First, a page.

[This is taken from Arnold Bennett's How to Live on 24 Hours a Day.]
Novels are excluded from “serious reading,” so that the man who, bent on self-improvement, has been deciding to devote ninety minutes three times a week to a complete study of the works of Charles Dickens will be well advised to alter his plans. The reason is not that novels are not serious—some of the great literature of the world is in the form of prose fiction—the reason is that bad novels ought not to be read, and that good novels never demand any appreciable mental application on the part of the reader. It is only the bad parts of Meredith’s novels that are difficult. A good novel rushes you forward like a skiff down a stream, and you arrive at the end, perhaps breathless, but unexhausted. The best novels involve the least strain. Now in the cultivation of the mind one of the most important factors is precisely the feeling of strain, of difficulty, of a task which one part of you is anxious to achieve and another part of you is anxious to shirk; and that feeling cannot be got in facing a novel. You do not set your teeth in order to read “Anna Karenina.” Therefore, though you should read novels, you should not read them in those ninety minutes.
Imaginative poetry produces a far greater mental strain than novels.
It produces probably the severest strain of any form of literature. It is the highest form of literature. It yields the highest form of pleasure, and teaches the highest form of wisdom. In a word, there is nothing to compare with it. I say this with sad consciousness of the fact that the majority of people do not read poetry.
I am persuaded that many excellent persons, if they were confronted with the alternatives of reading “Paradise Lost” and going round Trafalgar Square at noonday on their knees in sack-cloth, would choose the ordeal of public ridicule. Still, I will never cease advising my friends and enemies to read poetry before anything.
If poetry is what is called “a sealed book” to you, begin by reading Hazlitt’s famous essay on the nature of “poetry in general.” It is the best thing of its kind in English, and no one who has read it can possibly be under the misapprehension that poetry is a mediaeval torture, or a mad elephant, or a gun that will go off by itself and kill at forty paces. Indeed, it is difficult to imagine the mental state of the man who, after reading Hazlitt’s essay, is not urgently desirous of reading some poetry before his next meal. If the essay so inspires you I would suggest that you make a commencement with purely narrative poetry.
There is an infinitely finer English novel, written by a woman, than anything by George Eliot or the Brontes, or even Jane Austen, which perhaps you have not read. Its title is “Aurora Leigh,” and its author E. B. Browning. It happens to be written in verse, and to contain a considerable amount of genuinely fine poetry. Decide to read that book through, even if you die for it. Forget that it is fine poetry. Read it simply for the story and the social ideas. And when you have done, ask yourself honestly whether you still dislike poetry. I have known more than one person to whom “Aurora Leigh” has been the means of proving that in assuming they hated poetry they were entirely mistaken.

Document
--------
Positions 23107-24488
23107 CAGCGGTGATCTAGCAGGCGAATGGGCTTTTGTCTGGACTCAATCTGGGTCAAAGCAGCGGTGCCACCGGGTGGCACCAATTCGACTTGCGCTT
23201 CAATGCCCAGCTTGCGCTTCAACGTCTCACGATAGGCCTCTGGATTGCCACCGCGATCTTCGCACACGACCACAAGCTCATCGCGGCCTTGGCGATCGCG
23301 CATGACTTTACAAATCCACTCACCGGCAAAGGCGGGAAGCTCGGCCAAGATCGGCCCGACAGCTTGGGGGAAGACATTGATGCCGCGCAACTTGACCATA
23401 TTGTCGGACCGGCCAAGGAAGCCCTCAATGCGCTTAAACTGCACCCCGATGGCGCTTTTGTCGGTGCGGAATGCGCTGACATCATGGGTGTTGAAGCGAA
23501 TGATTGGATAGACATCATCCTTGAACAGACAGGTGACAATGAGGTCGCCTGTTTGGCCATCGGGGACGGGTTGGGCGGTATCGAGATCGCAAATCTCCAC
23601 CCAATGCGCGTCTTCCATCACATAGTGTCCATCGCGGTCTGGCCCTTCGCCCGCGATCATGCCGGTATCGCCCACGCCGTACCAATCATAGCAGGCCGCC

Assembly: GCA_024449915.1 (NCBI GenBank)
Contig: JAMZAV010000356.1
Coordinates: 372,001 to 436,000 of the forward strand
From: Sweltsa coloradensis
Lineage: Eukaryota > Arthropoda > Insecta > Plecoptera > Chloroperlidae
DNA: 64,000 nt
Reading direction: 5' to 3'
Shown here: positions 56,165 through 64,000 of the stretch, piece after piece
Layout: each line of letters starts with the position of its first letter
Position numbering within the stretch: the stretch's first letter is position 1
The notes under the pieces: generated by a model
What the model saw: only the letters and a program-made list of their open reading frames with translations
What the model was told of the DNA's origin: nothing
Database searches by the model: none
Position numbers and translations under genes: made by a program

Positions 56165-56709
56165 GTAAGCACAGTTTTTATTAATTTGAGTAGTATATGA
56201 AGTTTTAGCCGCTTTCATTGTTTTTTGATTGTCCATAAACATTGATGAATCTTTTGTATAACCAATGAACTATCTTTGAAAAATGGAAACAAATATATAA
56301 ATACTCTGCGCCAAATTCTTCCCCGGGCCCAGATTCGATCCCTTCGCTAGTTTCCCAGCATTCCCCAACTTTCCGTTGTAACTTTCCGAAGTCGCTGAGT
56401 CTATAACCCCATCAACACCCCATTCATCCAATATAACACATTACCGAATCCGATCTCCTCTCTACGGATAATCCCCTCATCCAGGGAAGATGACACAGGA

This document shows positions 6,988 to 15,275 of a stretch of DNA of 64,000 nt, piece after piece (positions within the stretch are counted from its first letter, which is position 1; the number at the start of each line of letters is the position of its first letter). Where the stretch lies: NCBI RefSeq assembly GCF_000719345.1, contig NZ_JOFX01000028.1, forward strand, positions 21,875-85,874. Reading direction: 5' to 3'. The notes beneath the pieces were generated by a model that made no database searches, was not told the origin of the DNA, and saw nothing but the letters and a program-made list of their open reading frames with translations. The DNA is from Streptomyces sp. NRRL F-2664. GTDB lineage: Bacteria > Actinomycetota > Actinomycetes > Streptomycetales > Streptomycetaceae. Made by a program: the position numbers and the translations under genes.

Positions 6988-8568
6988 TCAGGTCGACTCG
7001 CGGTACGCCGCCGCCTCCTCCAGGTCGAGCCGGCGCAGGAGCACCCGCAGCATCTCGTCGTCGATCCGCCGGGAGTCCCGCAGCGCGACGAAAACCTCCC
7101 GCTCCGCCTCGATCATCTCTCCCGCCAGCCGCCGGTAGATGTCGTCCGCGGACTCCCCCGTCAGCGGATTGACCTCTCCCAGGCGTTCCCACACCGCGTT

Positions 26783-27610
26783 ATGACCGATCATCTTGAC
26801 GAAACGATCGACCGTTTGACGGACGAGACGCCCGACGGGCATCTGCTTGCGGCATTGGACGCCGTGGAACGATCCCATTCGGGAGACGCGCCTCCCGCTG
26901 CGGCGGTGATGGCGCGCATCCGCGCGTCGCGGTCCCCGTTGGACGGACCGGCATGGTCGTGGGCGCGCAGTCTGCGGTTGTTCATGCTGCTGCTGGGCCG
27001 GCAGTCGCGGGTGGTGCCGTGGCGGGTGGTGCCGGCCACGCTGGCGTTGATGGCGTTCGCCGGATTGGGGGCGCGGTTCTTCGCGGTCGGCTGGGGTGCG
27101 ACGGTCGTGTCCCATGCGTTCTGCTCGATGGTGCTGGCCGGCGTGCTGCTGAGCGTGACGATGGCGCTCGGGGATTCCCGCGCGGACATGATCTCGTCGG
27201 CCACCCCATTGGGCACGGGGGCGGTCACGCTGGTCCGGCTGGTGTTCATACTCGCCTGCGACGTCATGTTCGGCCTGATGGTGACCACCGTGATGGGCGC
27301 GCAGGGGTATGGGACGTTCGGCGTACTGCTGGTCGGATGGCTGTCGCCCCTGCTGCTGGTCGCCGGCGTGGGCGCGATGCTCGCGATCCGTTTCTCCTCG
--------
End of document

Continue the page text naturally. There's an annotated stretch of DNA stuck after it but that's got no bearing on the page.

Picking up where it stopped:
Of course, if, after Hazlitt, and such an experiment made in the light of Hazlitt, you are finally assured that there is something in you which is antagonistic to poetry, you must be content with history or philosophy. I shall regret it, yet not inconsolably. “The Decline and Fall” is not to be named in the same day with “Paradise Lost,” but it is a vastly pretty thing; and Herbert Spencer’s “First Principles” simply laughs at the claims of poetry and refuses to be accepted as aught but the most majestic product of any human mind. I do not suggest that either of these works is suitable for a tyro in mental strains. But I see no reason why any man of average intelligence should not, after a year of continuous reading, be fit to assault the supreme masterpieces of history or philosophy. The great convenience of masterpieces is that they are so astonishingly lucid.
I suggest no particular work as a start. The attempt would be futile in the space of my command. But I have two general suggestions of a certain importance. The first is to define the direction and scope of your efforts. Choose a limited period, or a limited subject, or a single author. Say to yourself: “I will know something about the French Revolution, or the rise of railways, or the works of John Keats.” And during a given period, to be settled beforehand, confine yourself to your choice. There is much pleasure to be derived from being a specialist.
The second suggestion is to think as well as to read. I know people who read and read, and for all the good it does them they might just as well cut bread-and-butter. They take to reading as better men take to drink. They fly through the shires of literature on a motor-car, their sole object being motion. They will tell you how many books they have read in a year.
Unless you give at least forty-five minutes to careful, fatiguing reflection (it is an awful bore at first) upon what you are reading, your ninety minutes of a night are chiefly wasted. This means that your pace will be slow.
Forget the goal; think only of the surrounding country; and after a period, perhaps when you least expect it, you will suddenly find yourself in a lovely town on a hill.
One Hundred Best Books, by Samuel Cowper Powys
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